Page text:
Italian irregular verbs (verbi irregolari) do not follow the rules of the conjugations. This is the first of eight parts about this topic. Learn the main Italian irregular verbs and solve the quiz.
It is very important to learn the main Italian irregular verbs. If you study Italian as second language, you normally conjugate verbs following precise rules. Those rules are not applicable here. That doesn’t mean that all the Italian irregular verbs are not predictable or do not follow any pattern. We can narrow down the possible scenarios as follows.
- Italian irregular verbs can be grouped by etymology, meaning that if they have the same root they most probably follow the same behaviour. For example, the irregular verb fare (to do, to make) and its “family” behave exactly the same way – disfare, rifare, stuperfare etc.
- Most irregular verbs are of the second conjugation – ere
- Some verbs have an irregular Participio Passato, a very important tense, because it is used to form all the compound tenses of all Italian verbal moods. So, please remember the past participle of irregular verbs.
We are going to exclude all the irregular verbs which, in our opinion, aren’t of common use or may be confusing for foreign students.
Rules of this post:
We are going to exclude all the Italian irregular verbs which, in our opinion, aren’t of common use or are confusing for foreign students approaching this topic. If you want to add some other verbs, please tell us in the comments, we’ll consider your request. We have divided this topic in eight installments for the sake of simplicity and for giving you some time to digest it. We are going to repeat this introduction for every installment, so that you wont’ need to go back and forth for finding basic information about Italian irregular verbs.
In this first installment we’ll have a close look at the family of verbs of the first conjugation – are. There aren’t many irregular verbs in -are, but they are all very common and important.
We’ll show you the conjugation of the main verb, you can imagine the others having the same root.
- Andare – other verbs: riandare
- Dare – other verbs: ridare
- Fare – other verbs: assuefare; contraffare; disfare; liquefare; rifare; soddisfare; sopraffare; strafare; stupefare;
- Stare – soprastare: sottostare
Let’s have a look at their irregular conjugations. We take for granted you know the personal pronouns are io, tu, lui/lei, noi, voi, loro.
- Presente: vado, vai, va, andiamo, andate, vanno
- Futuro: andrò, andrai, andrà, andremo, andrete, andranno
- Congiuntivo presente: vada, vada, vada, andiamo, andiate, vadano.
- Condizionale presente: andrei, andresti, andrebbe, andremmo, andreste, andrebbero
- Imperativo: vai, andate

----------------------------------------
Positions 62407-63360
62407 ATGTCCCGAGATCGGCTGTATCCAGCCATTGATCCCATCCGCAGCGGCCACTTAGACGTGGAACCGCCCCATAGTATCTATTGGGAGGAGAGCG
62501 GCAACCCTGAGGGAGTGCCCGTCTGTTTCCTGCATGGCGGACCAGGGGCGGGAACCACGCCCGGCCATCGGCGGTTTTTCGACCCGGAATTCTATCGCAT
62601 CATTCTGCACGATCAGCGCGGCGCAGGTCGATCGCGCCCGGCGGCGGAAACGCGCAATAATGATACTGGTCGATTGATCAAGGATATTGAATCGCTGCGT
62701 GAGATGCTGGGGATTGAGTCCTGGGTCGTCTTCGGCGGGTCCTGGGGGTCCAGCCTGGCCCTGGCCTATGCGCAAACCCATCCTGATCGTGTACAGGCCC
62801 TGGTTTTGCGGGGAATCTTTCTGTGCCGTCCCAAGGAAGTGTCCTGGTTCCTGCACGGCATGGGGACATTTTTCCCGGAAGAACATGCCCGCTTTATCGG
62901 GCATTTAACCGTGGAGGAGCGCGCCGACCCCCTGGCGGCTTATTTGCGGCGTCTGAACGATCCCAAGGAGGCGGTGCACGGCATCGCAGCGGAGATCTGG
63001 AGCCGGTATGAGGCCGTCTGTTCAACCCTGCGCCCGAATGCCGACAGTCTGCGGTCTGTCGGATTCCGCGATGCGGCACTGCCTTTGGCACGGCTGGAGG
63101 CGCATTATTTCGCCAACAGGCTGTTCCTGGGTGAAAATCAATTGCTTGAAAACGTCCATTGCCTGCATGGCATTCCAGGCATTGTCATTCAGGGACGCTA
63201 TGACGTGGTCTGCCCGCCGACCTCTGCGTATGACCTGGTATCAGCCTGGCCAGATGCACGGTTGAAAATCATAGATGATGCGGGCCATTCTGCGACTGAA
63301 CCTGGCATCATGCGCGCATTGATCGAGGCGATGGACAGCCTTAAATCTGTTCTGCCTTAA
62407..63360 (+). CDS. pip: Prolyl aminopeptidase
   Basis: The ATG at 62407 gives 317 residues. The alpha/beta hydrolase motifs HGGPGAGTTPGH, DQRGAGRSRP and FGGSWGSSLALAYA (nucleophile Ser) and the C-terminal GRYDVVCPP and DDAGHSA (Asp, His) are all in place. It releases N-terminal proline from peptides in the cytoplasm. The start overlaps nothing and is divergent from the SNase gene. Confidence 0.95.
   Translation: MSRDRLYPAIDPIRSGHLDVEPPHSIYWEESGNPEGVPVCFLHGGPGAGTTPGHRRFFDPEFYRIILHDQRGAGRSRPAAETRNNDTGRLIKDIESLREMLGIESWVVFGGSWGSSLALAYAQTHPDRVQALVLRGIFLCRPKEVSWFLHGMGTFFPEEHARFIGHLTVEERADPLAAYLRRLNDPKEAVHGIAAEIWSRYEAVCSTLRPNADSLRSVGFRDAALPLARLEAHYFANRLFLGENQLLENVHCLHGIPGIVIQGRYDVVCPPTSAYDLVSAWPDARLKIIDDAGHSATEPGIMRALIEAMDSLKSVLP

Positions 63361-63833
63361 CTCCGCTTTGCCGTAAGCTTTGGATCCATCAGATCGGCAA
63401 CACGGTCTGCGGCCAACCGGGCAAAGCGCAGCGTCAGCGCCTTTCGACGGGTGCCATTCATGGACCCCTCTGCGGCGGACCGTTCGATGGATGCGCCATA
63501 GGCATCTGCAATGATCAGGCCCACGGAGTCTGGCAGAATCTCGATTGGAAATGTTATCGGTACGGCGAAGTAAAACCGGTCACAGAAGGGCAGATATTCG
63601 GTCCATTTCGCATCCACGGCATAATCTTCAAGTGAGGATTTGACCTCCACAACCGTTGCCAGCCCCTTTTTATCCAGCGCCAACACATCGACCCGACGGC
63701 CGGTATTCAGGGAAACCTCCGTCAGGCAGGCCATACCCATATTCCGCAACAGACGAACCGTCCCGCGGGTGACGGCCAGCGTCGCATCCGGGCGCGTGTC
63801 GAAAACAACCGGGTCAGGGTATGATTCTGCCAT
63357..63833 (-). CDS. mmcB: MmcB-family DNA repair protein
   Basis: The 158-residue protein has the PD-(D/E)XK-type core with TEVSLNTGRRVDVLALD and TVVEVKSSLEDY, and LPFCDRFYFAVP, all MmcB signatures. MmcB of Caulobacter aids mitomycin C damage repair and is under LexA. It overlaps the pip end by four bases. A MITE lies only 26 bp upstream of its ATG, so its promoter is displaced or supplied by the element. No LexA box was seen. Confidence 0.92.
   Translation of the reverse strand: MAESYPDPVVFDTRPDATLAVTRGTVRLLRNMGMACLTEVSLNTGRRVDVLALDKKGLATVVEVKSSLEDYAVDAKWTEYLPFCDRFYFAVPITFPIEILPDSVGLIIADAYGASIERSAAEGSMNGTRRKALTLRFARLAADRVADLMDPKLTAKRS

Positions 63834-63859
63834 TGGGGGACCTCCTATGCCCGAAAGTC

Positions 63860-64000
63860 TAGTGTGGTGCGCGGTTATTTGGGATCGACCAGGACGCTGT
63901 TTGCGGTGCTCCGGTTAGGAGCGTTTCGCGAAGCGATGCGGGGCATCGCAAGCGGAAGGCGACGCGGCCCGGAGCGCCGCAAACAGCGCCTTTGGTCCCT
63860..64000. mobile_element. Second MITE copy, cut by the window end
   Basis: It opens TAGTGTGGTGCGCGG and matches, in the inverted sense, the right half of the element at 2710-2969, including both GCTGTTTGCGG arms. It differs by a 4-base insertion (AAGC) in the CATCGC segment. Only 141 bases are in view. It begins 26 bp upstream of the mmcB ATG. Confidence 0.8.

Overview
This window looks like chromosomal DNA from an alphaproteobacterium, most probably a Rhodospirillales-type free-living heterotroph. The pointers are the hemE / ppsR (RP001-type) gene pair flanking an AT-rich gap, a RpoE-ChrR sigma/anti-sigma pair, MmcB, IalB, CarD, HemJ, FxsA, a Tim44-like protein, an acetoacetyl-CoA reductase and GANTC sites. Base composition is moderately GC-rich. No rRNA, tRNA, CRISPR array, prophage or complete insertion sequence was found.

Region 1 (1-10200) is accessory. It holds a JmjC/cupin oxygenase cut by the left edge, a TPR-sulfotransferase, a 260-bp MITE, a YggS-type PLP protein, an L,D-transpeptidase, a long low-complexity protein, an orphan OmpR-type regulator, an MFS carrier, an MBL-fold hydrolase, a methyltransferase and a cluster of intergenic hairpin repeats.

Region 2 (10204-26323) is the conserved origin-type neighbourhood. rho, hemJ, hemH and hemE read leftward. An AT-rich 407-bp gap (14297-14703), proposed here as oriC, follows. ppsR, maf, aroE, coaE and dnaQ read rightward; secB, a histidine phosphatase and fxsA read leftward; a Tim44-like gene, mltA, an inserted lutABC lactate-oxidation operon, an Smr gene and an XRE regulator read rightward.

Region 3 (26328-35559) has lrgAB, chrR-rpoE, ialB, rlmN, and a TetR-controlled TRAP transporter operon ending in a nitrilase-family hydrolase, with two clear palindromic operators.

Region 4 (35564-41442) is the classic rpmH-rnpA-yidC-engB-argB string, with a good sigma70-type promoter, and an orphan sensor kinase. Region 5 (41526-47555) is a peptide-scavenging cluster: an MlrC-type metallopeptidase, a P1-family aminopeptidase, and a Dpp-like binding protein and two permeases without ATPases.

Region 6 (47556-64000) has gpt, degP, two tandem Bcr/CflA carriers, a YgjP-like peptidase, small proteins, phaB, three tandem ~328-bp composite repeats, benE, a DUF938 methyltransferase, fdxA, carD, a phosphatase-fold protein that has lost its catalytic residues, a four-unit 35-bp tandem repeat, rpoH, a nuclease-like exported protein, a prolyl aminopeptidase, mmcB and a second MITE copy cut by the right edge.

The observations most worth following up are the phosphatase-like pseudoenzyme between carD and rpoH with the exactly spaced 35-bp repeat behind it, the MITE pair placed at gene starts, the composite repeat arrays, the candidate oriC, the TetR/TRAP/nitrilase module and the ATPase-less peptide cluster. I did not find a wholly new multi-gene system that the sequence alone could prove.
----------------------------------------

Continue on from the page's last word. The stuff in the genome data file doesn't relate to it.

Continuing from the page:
- Presente: do, dai, dà, diamo, date, danno
- Passato remoto: diedi, desti, diede, demmo, deste, diedero
- Futuro: darò, darai, darà, daremo, darete, daranno
- Congiuntivo presente: dia, dia, dia, diamo, diate, diano
- Congiuntivo imperfetto: dessi, dessi, desse, dessimo, deste, dessero
- Condizionale presente: darei, daresti, darebbe, daremmo, dareste, darebbero
- Imperativo: dai, date
- Presente: faccio, fai, fa, facciamo, fate, fanno
- Imperfetto: facevo, facevi, faceva, facevamo, facevate, facevano
- Passato remoto: feci, facesti, fece, facemmo, faceste, fecero
- Futuro: farò, farai, farà, faremo, farete, faranno
- Congiuntivo presente: faccia, faccia, faccia, facciamo, facciate, facciano
- Congiuntivo imperfetto: facessi, facessi, facesse, facessimo, faceste, facessero
- Condizionale presente: farei, faresti, farebbe, faremmo, fareste, farebbero
- Imperativo: fai, fate
- Participio presente: facente
- Participio passato: fatto
- Gerundio: facendo
- Presente: sto, stai, sta, stiamo, state, stanno
- Passato remoto: stetti, stesti, stette, stemmo, steste, stettero
- Futuro: starò, starai, starà, staremo, starete, staranno
- Congiuntivo presente: stia, stia, stia, stiamo, stiate, stiano
- Congiuntivo imperfetto: stessi, stessi, stesse, stessimo, steste, stessero
- Condizionale presente: starei, staresti, starebbe, staremmo, stareste, starebbero
- Imperativo: stai, state
A few notes.
All the conjugations in one syllable come without an accent. For example we say lui va and not lui và, lei fa and not lei fà. You can see in other blogs and language forums (even in textbooks!) and quite sadly also Italian people spelling those verbs with the accent. If you see that, point it out, if your teacher makes this terrible mistake, consider changing teacher! The only exception is the verb dare, where lui/lei dà is correct with the accent.
The verb Stare is very important. Memorize it! it will come in handy when you will need to construct the Italian progressive form with the gerundio. “I am going” in Italian is Io sto andando, with the verb “stare” instead of “essere”.
The verb Fare comes from the late Latin Facere, second conjugation -ere, so it retains a lot of characteristics of the “ere” verbs. You can see it in the conjugation of the imperfetto, which is “io facevo” and not “io facavo” etc.
Please have a second look at the verbs above before trying to solve today’s language quiz.
We hope this post about Italian irregular verbs and the quiz were interesting. Please add your comments or any other Italian irregular verb in -are.
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